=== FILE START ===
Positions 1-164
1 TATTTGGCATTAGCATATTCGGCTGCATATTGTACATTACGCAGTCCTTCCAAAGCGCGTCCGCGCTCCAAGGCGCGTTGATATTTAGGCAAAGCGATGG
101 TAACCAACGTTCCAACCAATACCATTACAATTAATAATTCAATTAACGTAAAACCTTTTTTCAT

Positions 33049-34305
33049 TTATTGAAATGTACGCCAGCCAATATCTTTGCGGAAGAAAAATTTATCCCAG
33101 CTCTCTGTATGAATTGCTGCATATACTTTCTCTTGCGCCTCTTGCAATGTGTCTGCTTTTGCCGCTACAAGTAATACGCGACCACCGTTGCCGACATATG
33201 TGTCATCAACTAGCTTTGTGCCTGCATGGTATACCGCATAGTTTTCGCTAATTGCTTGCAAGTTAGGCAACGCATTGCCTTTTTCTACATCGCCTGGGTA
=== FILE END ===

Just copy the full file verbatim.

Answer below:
Positions 1-164
1 TATTTGGCATTAGCATATTCGGCTGCATATTGTACATTACGCAGTCCTTCCAAAGCGCGTCCGCGCTCCAAGGCGCGTTGATATTTAGGCAAAGCGATGG
101 TAACCAACGTTCCAACCAATACCATTACAATTAATAATTCAATTAACGTAAAACCTTTTTTCAT

Positions 33049-34305
33049 TTATTGAAATGTACGCCAGCCAATATCTTTGCGGAAGAAAAATTTATCCCAG
33101 CTCTCTGTATGAATTGCTGCATATACTTTCTCTTGCGCCTCTTGCAATGTGTCTGCTTTTGCCGCTACAAGTAATACGCGACCACCGTTGCCGACATATG
33201 TGTCATCAACTAGCTTTGTGCCTGCATGGTATACCGCATAGTTTTCGCTAATTGCTTGCAAGTTAGGCAACGCATTGCCTTTTTCTACATCGCCTGGGTA